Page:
----- Original Message -----
From: Yukihiro Matsumoto <matz / ruby-lang.org>
To: ruby-talk ML <ruby-talk / ruby-lang.org>
Sent: Monday, September 03, 2001 11:38 PM
Subject: [ruby-talk:20838] Re: RCR: non-bang equivalent to []=


> Hi,
>
> In message "[ruby-talk:20834] Re: RCR: non-bang equivalent to []="
>     on 01/09/04, "Conrad Schneiker" <schneiker / jump.net> writes:
>
> |> > I'd like to have bang and non-bang versions of each and every method.
> |> > The names should just differ in the !, like collect and collect!
> |
> |IIRC from previous discussions, isn't this precisely the convention that
> |Scheme uses? (IIRC, this is where Matz got the idea for his particular
> |variation.)
>
> It is the origin of the bang name idea, but in fact they are
> different.  As Hal pointed out, Scheme's bang is the mark for
> self-modifying functions, on the other hand, Ruby's bang is the mark
> for "more dangarous alternative; handle with care".

Hmm, I made some related comments, though I never mentioned
Scheme (which I don't know). Someone else mentioned Scheme.

I think I'm in agreement with Matz if I understand him right.

But the comments below are mine only. And there are no insults or
flames intended toward any individuals! This is not an emotionally
charged issue for me (not as much as some things in Ruby).  ;)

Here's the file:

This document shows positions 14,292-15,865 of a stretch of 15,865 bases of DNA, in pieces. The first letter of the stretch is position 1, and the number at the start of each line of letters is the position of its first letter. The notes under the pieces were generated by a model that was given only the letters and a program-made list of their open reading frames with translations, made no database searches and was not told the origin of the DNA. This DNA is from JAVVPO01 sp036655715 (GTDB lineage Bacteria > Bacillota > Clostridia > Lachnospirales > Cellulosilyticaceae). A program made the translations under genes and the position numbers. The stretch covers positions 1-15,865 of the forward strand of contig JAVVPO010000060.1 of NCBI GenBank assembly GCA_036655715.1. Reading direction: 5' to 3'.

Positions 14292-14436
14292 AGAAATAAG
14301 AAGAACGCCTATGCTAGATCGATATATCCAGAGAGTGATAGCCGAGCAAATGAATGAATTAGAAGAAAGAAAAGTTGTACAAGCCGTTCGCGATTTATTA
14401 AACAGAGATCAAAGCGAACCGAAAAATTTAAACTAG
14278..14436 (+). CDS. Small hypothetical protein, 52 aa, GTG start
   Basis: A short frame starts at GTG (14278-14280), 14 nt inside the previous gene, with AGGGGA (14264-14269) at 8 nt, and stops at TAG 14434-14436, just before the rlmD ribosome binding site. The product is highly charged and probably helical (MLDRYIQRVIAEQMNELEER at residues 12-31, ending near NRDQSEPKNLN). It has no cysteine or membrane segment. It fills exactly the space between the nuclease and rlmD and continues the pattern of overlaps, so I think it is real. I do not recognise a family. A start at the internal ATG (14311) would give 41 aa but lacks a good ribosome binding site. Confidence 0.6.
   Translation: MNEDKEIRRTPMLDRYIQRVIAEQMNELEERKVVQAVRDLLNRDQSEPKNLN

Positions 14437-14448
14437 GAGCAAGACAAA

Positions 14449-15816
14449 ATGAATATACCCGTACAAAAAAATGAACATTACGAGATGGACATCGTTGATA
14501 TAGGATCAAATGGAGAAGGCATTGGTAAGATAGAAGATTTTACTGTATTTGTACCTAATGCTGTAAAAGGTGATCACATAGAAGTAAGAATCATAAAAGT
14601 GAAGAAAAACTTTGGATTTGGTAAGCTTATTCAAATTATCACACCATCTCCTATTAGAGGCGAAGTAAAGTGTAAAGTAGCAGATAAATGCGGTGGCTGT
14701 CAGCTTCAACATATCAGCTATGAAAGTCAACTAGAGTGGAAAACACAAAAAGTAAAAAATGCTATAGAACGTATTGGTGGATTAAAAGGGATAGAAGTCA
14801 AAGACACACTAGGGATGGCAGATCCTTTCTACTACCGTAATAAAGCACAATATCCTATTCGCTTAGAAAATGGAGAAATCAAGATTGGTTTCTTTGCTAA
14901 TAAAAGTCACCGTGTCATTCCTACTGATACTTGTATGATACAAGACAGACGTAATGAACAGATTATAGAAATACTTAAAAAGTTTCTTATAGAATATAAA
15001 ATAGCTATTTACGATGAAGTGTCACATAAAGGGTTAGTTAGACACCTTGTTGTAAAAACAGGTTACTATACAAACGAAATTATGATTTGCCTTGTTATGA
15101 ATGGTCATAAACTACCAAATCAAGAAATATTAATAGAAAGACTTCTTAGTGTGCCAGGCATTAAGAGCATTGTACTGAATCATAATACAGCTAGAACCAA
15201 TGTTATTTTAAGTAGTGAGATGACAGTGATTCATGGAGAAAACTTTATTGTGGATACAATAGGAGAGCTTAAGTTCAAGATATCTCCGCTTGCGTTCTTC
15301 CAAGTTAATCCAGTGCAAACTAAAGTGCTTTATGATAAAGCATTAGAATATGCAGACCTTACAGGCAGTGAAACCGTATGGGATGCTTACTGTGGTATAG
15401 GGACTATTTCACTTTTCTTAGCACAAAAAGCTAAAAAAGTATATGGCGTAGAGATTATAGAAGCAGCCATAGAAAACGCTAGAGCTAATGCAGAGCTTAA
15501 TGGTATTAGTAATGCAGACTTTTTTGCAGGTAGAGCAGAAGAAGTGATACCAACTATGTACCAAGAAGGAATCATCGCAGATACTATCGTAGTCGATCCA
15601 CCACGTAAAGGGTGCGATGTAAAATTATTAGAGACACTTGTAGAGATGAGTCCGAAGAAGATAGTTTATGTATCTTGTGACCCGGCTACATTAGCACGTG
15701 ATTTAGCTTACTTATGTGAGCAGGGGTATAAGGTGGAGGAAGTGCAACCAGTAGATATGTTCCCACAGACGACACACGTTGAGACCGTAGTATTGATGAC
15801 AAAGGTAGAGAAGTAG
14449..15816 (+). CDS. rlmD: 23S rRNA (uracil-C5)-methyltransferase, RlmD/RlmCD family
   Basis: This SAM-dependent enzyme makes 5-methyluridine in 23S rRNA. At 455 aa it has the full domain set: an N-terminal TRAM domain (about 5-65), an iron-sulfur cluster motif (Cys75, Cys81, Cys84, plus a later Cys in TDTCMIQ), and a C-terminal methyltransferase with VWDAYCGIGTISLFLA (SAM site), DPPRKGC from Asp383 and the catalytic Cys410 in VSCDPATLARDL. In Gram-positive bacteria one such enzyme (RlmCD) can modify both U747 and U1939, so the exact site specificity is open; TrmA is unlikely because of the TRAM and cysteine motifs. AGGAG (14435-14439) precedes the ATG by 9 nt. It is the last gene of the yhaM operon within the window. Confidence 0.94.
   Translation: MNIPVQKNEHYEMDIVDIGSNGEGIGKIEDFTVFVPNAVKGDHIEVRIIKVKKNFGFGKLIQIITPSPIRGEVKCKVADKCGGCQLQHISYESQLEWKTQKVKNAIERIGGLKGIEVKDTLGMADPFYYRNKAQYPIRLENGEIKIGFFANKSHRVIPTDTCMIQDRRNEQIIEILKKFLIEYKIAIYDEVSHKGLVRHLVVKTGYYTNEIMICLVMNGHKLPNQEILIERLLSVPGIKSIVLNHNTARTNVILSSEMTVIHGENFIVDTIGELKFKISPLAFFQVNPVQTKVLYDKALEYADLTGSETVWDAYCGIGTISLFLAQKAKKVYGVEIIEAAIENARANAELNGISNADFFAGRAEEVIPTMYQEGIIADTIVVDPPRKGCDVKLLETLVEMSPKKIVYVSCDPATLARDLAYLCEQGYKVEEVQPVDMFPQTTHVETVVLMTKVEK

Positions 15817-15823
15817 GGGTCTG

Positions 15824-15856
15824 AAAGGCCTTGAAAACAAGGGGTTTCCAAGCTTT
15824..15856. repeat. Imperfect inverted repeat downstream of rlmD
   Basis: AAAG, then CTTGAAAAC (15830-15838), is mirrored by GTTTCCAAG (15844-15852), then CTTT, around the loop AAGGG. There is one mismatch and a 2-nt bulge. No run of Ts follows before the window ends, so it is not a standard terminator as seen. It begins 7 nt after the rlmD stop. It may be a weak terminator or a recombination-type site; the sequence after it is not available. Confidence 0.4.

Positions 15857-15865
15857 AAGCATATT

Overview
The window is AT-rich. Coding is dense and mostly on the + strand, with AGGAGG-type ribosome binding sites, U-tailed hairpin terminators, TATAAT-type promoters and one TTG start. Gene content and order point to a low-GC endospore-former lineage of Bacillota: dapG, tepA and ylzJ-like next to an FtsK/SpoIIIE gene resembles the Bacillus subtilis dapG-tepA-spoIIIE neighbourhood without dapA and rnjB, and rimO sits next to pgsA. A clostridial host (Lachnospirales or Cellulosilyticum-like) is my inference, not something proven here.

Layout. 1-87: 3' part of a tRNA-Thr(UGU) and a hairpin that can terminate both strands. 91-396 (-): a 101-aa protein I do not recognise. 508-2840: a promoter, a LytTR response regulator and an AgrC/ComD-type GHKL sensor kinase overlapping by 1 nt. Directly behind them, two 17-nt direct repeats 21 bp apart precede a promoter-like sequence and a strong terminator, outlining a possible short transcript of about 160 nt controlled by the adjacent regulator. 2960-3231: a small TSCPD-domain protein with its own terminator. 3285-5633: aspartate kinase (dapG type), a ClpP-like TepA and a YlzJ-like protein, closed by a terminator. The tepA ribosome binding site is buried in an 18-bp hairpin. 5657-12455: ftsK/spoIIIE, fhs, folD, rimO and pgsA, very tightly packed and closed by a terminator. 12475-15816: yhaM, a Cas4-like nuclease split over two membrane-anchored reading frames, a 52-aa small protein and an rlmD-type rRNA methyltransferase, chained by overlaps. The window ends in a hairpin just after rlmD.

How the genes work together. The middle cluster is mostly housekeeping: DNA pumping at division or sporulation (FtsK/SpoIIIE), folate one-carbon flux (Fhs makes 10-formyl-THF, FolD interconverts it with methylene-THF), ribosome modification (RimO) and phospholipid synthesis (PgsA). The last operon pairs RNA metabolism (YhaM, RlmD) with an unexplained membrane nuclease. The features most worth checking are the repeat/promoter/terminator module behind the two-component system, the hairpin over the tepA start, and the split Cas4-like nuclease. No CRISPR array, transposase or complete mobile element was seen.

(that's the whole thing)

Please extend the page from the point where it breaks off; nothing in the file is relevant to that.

It was Ralph Waldo Emerson who said, "A foolish consistency is the
hobgoblin of little minds." To me, a unilateral bang-notation falls under
the heading of a fooolish consistency. (It's interesting to note that even
one of the proponents of this policy advocated several exceptions to it.)

I think that some people want to make this into a kind of "Hungarian
notation" -- and I don't say that in a complimentary way, as I've always
hated that convention.

The punctuation in this case should serve as a hint or reminder rather
than an absolute unfailing guide. It is an  *aid* to your understanding --
not a *replacement* for your understanding.

If we embraced the other philosophy fully, I think we would end up
looking more like Perl, where array names are marked with a special
punctuation mark. I'm also reminded of ancient BASIC programs
where punctuation indicated data type. (I don't really know VB. Maybe
it still does this.)

It might be amusing to write a little program to read a data file and
calculate the ratio of punctuation to alphanumerics. Then run the program
with a large representative corpus of Perl code, Ruby, BASIC, C, C++,
etc....

I'd bet the subjectively "prettier" code has a lower ratio. But if it's
subjective, it's debatable anyway, isn't it? Enough speculation.

Cheers,
Hal